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This is likely a great time to hike this trail!  Check out "Prefered" months below, keep in mind this is an estimate.

Telescope Peak from Shorty's Well, CA

no permit
127 6 0
Guide 6 Triplogs  0 Topics
Rated  Favorite Wish List CA > Death Valley
5 of 5 by 2
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Difficulty 5 of 5
Route Finding 3 of 5
Distance Shuttle 21.9 miles
Trailhead Elevation -256 feet
Elevation Gain 11,303 feet
Accumulated Gain 11,700 feet
Avg Time Hiking 8-16 hours
Kokopelli Seeds 60.89
Interest Off Trail Hiking & Peak
Backpack Yes
Dogs not allowed
feature photo
Photos Viewed All Mine Following
35  2018-05-19 BiFrost
17  2016-05-21 JuanJaimeiii
24  2016-05-21 BiFrost
19  2016-05-21 sbkelley
9  2016-05-21 joebartels
23  2016-05-21 desert_boonie
Author joebartels
author avatar Guides 213
Routes 824
Photos 10,825
Trips 4,259 map ( 21,438 miles )
Age 49 Male Gender
Location Phoenix, AZ
Historical Weather
Trailhead Forecast
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Preferred   Oct, May, Apr, Sep
Seasons   Autumn to Spring
Sun  5:34am - 5:46pm
Official Route
1 Alternative
Flora Nearby
Culture Nearby
crawl out of the shadow of death
by joebartels

Likely In-Season!
Shuttle hike from Shorty's Well ( 253 ft below sea level ) to Telescope Peak 11,048 then down to Mahogany Campground. For reference Shorty's Well is on the western edge of the Badwater Basin ( 282 ft below sea level ). Which is just west of the headwaters for the Amargosa River... leave ye rafts at home.

Death Valley 101
The valley proper is about 40 miles in length and 8-12 miles wide east to west. To the west of this dry lake valley is the Panamint mountain range named after the Panamint Indians. To the east lies the Amargosa range with ominous peak names like Dante and Funeral.

"Shorty" Alexander Borden, a miner, dug the well that bears his name without the aid of power equipment. He built the road up Hanaupah Canyon with his burros named "Hanaupah Jack" and "Tule Hole" to access his claim. Using nothing more than a crowbar, pickax and possibly some dynamite he completed the road from Oct 1932 to Mar 1933.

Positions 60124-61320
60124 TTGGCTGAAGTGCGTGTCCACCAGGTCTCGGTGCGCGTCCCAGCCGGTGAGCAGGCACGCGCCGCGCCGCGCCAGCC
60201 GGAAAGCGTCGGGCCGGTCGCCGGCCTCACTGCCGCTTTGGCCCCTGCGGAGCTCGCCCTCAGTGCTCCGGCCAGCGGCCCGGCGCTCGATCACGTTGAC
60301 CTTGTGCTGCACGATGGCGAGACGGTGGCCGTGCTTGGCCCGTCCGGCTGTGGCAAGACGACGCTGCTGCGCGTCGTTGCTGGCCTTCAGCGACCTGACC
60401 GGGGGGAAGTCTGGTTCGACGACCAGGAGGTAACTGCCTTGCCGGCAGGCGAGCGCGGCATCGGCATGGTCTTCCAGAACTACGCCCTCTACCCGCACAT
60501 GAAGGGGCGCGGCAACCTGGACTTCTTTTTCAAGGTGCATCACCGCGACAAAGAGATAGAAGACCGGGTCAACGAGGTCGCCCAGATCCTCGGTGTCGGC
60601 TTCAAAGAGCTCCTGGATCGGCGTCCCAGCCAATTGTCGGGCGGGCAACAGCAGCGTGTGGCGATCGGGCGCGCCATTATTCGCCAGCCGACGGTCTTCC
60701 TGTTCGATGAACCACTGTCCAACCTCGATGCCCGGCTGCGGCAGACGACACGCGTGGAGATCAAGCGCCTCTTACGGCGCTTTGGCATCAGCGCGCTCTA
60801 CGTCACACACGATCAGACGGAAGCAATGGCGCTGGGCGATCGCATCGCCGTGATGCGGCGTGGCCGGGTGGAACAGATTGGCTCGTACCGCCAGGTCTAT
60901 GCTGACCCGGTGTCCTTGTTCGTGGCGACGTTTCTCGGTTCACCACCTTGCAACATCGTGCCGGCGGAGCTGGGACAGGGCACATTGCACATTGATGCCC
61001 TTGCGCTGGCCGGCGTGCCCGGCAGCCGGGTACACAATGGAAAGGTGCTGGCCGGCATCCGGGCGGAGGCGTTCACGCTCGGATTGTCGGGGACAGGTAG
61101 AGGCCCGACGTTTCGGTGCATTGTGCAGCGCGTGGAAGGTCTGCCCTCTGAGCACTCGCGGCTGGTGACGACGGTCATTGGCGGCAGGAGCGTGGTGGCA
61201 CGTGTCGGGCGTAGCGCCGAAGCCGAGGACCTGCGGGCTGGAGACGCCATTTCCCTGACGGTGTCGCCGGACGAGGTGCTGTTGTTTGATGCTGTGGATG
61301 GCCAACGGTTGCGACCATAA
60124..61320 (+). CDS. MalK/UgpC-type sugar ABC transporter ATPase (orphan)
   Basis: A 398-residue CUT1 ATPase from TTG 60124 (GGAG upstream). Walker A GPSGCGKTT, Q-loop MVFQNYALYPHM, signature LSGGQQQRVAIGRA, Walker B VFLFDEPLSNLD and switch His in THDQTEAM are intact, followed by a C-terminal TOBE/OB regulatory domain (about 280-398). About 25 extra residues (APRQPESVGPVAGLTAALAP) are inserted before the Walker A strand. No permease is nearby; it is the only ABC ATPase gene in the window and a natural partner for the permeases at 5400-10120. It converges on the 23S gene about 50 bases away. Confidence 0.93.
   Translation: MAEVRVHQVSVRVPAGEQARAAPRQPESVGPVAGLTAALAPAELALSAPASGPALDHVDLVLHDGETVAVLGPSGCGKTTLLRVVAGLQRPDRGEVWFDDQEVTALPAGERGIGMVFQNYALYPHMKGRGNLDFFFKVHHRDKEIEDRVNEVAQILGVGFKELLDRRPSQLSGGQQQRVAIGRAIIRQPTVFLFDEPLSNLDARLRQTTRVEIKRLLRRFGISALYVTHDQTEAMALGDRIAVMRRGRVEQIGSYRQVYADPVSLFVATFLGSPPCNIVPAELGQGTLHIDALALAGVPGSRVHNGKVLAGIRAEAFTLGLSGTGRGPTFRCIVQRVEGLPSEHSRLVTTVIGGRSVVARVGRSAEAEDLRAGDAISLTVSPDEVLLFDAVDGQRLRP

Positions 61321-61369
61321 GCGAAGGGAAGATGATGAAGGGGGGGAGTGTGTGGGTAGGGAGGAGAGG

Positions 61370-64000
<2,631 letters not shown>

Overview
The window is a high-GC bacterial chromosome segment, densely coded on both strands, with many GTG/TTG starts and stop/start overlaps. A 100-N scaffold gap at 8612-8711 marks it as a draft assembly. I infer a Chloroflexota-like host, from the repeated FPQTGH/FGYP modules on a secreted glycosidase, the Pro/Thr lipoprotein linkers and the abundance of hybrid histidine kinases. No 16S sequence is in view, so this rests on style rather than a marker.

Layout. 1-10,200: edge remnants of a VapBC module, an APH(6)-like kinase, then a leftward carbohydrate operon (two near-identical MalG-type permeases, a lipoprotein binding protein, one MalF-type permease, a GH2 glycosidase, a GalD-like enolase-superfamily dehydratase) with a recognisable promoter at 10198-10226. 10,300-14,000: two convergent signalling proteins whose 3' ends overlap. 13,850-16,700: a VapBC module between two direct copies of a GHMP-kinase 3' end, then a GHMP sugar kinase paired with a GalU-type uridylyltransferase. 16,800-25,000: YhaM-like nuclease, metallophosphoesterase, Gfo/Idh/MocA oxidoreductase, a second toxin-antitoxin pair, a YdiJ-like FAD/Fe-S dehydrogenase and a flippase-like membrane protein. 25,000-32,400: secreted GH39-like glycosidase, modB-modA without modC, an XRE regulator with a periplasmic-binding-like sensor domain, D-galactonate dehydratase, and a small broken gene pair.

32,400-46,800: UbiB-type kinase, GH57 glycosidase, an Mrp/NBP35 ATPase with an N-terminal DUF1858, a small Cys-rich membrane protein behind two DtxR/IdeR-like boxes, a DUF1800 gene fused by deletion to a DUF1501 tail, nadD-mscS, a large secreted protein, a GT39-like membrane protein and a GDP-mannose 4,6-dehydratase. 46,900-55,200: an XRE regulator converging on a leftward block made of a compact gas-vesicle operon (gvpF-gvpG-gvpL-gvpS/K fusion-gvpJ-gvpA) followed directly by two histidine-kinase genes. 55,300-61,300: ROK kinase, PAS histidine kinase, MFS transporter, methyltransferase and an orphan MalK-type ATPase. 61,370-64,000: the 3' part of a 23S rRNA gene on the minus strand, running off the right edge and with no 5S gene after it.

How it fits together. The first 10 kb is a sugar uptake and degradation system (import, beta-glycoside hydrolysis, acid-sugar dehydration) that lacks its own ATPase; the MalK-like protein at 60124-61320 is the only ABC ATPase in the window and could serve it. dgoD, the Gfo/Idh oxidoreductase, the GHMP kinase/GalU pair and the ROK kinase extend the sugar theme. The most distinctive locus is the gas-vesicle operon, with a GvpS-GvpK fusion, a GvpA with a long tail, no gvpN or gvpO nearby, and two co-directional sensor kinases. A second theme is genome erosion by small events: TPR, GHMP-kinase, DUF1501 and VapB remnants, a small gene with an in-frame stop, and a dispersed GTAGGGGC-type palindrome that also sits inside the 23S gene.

Borden mined 40 tons of ore that assayed around $24 per ton. Unfortunately at $26+ to transport to the nearest smelter in Salt Lake City the operation was a bust. Shorty left the ore and moved on. By the late 1930's the title on his mine lapsed. Years later, World War II brought smelters closer as the price of lead skyrocketed. A couple trucks drove up Shorty's hand built road, took his ore and cashed in on his hard labor. Shorty never received a penny. Luckily as a WWI veteran he was able to retire in Lone Pine on his compensation.

The ascent at 11,240 feet is among the highest in the US.

From Shorty's Well follow the old mining road a good 8 miles up into the South Fork of Hanaupah Canyon. At 3 miles is an exciting 8 foot boulder. Creosote and brittlebush are the first signs of life around 5 miles. The road fades and you keep heading up the wash. Just use the path of least resistance. Looking for cairns would be a waist of time. Gravel, sand and low brush slows you down a bit.

Just after 9 miles the creek was flowing on our trip. Which seemed impressive for this mineral dust bowl. Topo shows a spring another 0.6 mi up canyon and Hanaupah Spring 0.9 mi so it may not always flow down this far. Burros inhabit the area so filtering the water is recommended.

We crossed the creek and stayed closer to the north side until 9.4 mi. Here near the "ny" in "Canyon" on topo we ascended up to the ridge that divides Middle and South Hanaupah canyons. It's a steep 1,300 to 1,550 ascent depending on how you do it. A left on a use-trail at 4,930 makes the top few hundred feet much easier to negotiate. According to Shorty burros have trails all the way up and over the other side of the range. In planning, this part looked daunting. After hiking 9 miles of hard to loose gravel my hip rejoiced on this ascent.

Intermittent faint trails along the ridge take you into scattered pines. On our cooler than normal May 21st hike I switched over to a long sleeve shirt and pants. After pines lift your spirits, scree/talus fields beat you down. These are not nail biting rock slides like I've surfed at Grand Canyon. Rather a workout on tired legs. Perhaps burro trails skirt slightly north.

Just after 14 mi you pickup the summit trail. Statistically it isn't a wall between 12 and 14 miles but it sure seemed liked it. We took three breaks ranging from 6 to 12 minutes in this area.